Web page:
Time for Iceland’s authorities to pull the plug on their banks

A government should only nationalise a bank (let alone most of its banking sector) if it has the fiscal strength to support the bank (or its banking sector). If it does not have the fiscal resources, now and in the future, to restore the banks to solvency, a private sector insolvency problem is transformed into a government insolvency problem. On the whole, the consequences of state default are more serious for the residents of a country than the consequences of a private bank default.

If the banks in question have a large amount of foreign currency debt, maintaining government solvency when the government tries to make all the banks’ creditors whole, requires two distinct resource transfers: an internal fiscal transfer, through spending cuts or tax increases from the domestic private sector to the government, and an external transfer through a larger primary surplus in the balance of payments accounts. Such an external transfer generally requires a depreciation of the real exchange rate and a worsening of the country’s external terms of trade.

Iceland is a rich country, but it has just 300,000 inhabitants (like Coventry in the UK). It does not have the fiscal resource base to support a credible nationalisation of its banking sector, unless it is willing and able to securitise the future revenues from its hydro- and geo-thermal power resources (something Anne Sibert and I recommended last April). Apparently, the government is not willing to do that.

The acquisition by the government of a 75 percent stake in Glitnir and the recent nationalisation of Landsbanki were therefore a mistake. Rather than hammering its tax payers and the beneficiaries of its public spending programmes, rather than squeezing the living standards of its households through a sustained masstive real exchange rate depreciation and terms of trade deterioration, and rather than creating a massive domestic recession/depression to try and keep its banks afloat, it should now let Glitnir, Landsbanki and Kaupthing float or swim on their own. The interests of domestic tax payers and workers should weigh more heavily than the interests of the creditors of these banks.

It is likely that, without further official support, these banks will fail, and that the banks’ creditors will not recoup the full value of their investments in the banks. Domestic retail deposit holders of kroner deposits will presumably be protected, but all other creditors will have to wait and see. The failure of Iceland’s three main internationally active banks would be most unfortunate, indeed a tragedy; it will be very costly to the country. But not as costly as would be an attempt to keep these banks afloat by putting all of the country’s foreign exchange resources and all its fiscal resources at risk in support of the survival of the banks. I assume the government can let a nationalised bank fail without this counting as a sovereign default. If this is not the case, the nationalised banks should again be privatized (pro forma) and then left to fend for themselves.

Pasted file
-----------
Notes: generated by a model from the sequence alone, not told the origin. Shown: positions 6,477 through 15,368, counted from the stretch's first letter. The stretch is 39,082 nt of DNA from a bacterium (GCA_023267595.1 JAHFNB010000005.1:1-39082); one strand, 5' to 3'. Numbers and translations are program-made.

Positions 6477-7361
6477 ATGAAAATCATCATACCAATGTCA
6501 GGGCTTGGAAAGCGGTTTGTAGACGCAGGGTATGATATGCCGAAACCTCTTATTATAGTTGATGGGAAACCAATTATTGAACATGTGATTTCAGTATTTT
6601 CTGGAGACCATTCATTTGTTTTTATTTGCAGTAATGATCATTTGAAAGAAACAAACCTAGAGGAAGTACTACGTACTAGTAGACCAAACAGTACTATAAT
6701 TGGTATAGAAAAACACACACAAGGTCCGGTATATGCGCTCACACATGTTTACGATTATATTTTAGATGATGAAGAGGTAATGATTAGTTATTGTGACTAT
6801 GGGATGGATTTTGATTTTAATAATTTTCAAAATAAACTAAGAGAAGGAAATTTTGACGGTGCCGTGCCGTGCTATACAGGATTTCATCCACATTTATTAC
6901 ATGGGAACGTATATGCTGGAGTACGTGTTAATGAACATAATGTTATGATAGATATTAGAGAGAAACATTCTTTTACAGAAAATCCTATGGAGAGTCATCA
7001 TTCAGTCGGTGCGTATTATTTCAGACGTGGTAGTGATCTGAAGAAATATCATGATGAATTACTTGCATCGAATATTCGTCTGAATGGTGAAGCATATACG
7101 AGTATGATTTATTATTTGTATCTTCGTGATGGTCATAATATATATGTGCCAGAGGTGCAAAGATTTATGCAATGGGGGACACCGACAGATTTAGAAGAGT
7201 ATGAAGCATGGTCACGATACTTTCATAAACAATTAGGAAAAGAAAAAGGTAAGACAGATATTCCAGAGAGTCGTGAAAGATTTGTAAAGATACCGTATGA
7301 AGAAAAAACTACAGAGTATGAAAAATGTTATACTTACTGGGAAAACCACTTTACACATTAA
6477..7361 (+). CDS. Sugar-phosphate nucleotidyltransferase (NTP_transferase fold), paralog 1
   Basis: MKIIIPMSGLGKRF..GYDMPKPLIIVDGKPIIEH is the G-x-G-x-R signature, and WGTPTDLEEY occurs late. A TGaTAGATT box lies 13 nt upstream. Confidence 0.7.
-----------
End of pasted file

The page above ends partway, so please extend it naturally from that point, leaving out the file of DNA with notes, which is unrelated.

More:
Iceland should now conserve its remaining foreign exchange reserves and other foreign assets to prepare for the post-default disruptions of its international trade and its international financial relations.

I am surprised that Iceland’s Scandinavian partners (Norway, Sweden, Denmark) could not be convinced to do more than create the rather miserly €500mn swap lines with the Central Bank of Iceland that they agreed to last summer. The EU, the Eurosystem and the governments of the larger European countries (the UK, Germany, France, Italy, Spain) also don’t come out of this covered with glory. Neither does the government of the USA. And where was the IMF in all this?

Apart from unhelpful, the aforementioned parties were also not smart. According to estimates by Anne Sibert and myself made during the spring of this year, it would not have taken much more than $10 bn to see the Icelandic banks into 2009. Now the authorities of the US, the UK, Germany, France, Italy, Spain and the rest of the EU will be able to test the strength of the contagion effects that follow from some more high-profile bank failures. Faced with the choice of hanging together or hanging separately, they chose the second alternative. They will probably regret it before long.

Maverecon: Willem Buiter

Willem Buiter's blog ran until December 2009. This blog is no longer active but it remains open as an archive.

Professor of European Political Economy, London School of Economics and Political Science; former chief economist of the EBRD, former external member of the MPC; adviser to international organisations, governments, central banks and private financial institutions.

Willem Buiter's website

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